Of all the issues that fed Donald Trump’s unlikely conquest of the Republican Party in 2016, immigration and closely associated feelings of xenophobia were arguably the most important. Yes, a lot of rank-and-file Republicans, especially in the increasingly dominant category of white non-college educated voters, were by then disgruntled with the “globalist” trade policies and “forever wars” associated with their party’s presidential and congressional leaders, along with their constant efforts to undermine wildly popular federal retirement programs. Trump feasted on all of that alienation. But before his arrival as a politician, there was an even stronger grassroots revolt against the liberalized immigration policies associated with George W. Bush and 2008 presidential nominee John McCain. The ugly racist underside of anti-immigrant sentiment was illustrated by the “birther” conspiracy theory that was Trump’s ticket to credibility as a potential presidential candidate, with its suggestion that swarthy lawbreakers entering the United States had a champion in a swarthy interloper in the White House.
Eight years later, Trump is engaged in a comeback effort, and this time around he no longer has to persuade Republicans to oppose anything like liberalized immigration and asylum policies. His rivals for the 2024 Republican presidential nomination all rant about the “border crisis” just like he does. The big question now is whether anti-immigrant sentiment has now spread throughout the electorate to the point where harsh nativist rhetoric will become a big asset for Trump (or whoever Republicans nominate) against Joe Biden, whose party is divided and on the defensive on the subject.
That could definitely be the case. Gallup reports that “Americans’ satisfaction with the level of immigration into the U.S. has fallen six percentage points over the past year, from 34 percent in January 2022 to 28 percent today. This is the lowest reading in a decade.” Fully 40 percent of Americans want to see lower levels of immigration, the highest number since the days immediately after 9/11. The trend is evident in all party affiliation groups:
The percentage of Republicans dissatisfied with immigration levels for being too high jumped from 40 percent in 2021 to 69 percent in 2022 and remains about the same today, at 71 percent. The percentage of Democrats dissatisfied and desiring less immigration was nearly nonexistent in 2021, at 2 percent, before rising to 11 percent last year and 19 percent now. Independents’ dissatisfaction and preference for less immigration has about doubled since 2021, rising from 19 percent at that time to 36 percent today.
This trend is likely to intensify if the expiration of COVID-related policies enabling quick deportation of migrants ultimately spurs a new influx of border crossings, as most observers expect, right as the 2024 election cycle begins.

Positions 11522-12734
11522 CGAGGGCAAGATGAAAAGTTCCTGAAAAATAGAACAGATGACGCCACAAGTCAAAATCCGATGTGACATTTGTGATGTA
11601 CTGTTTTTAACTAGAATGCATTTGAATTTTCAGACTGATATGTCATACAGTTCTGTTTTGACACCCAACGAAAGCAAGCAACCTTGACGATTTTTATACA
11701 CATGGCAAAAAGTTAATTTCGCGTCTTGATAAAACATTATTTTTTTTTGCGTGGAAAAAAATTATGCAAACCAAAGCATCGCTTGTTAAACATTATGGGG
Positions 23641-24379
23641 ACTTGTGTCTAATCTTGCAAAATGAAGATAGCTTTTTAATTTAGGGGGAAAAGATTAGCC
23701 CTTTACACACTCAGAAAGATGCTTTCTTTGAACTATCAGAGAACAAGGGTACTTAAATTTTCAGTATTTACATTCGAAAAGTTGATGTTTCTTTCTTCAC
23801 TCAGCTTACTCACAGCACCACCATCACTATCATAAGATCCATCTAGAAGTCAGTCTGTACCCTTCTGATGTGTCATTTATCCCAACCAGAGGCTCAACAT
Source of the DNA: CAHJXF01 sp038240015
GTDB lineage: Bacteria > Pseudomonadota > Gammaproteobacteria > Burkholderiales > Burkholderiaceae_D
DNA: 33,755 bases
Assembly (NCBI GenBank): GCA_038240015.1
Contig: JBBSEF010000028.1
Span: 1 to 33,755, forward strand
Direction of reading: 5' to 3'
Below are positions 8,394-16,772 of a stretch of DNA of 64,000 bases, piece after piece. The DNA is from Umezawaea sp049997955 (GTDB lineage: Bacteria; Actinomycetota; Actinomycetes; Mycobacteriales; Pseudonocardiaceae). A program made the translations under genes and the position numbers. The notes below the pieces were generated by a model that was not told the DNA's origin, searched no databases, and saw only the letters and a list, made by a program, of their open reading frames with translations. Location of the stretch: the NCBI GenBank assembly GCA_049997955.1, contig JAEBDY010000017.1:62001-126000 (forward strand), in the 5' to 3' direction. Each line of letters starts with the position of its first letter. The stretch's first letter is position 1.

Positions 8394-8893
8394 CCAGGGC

What has happened, of course, is that the immigration debate in Americans has evolved from being mostly about how to deal with undocumented Americans already living and working in the U.S. (and with the especially worthy sub-category of “Dreamers” brought into the country as children) to a headline-driven “crisis” over the influx of potential immigrants — mostly those seeking refugee status — across the southern border. Even Americans who are sympathetic to migrants are likely to feel concern over the apparent disorder in processing immigration claims, with the subsequent “release” of many awaiting adjudication into border regions of the U.S. And the decline in the number of unaccompanied minors and even of families entering the country during the most recent wave of refugee applications may reduce sympathy for migrants even more.
More to the point politically, this is becoming an issue in which Republicans are energized and united while Democrats are wondering if the Biden administration knows what it is doing, or simply wants to change the debate to focus on more congenial topics. A good sign of the political challenge to Democrats is that they have been gradually losing their share of Latino voters (according to exit polls, it has dropped from 71 percent in 2012 to 60 percent in 2022) even as the opposition has become more openly nativist.
It would obviously help Democrats if Biden can get a better handle on the border situation while drawing renewed attention to the need for comprehensive immigration reform. But for the moment, Trump’s demagoguery on the subject is getting less pushback than ever from Republican elites, and in 2024 immigration may no longer be a fringe “base mobilization” issue mostly drawing cheers at MAGA rallies. It could become a wedge issue with swing voter appeal, making Trump’s original sin a political virtue.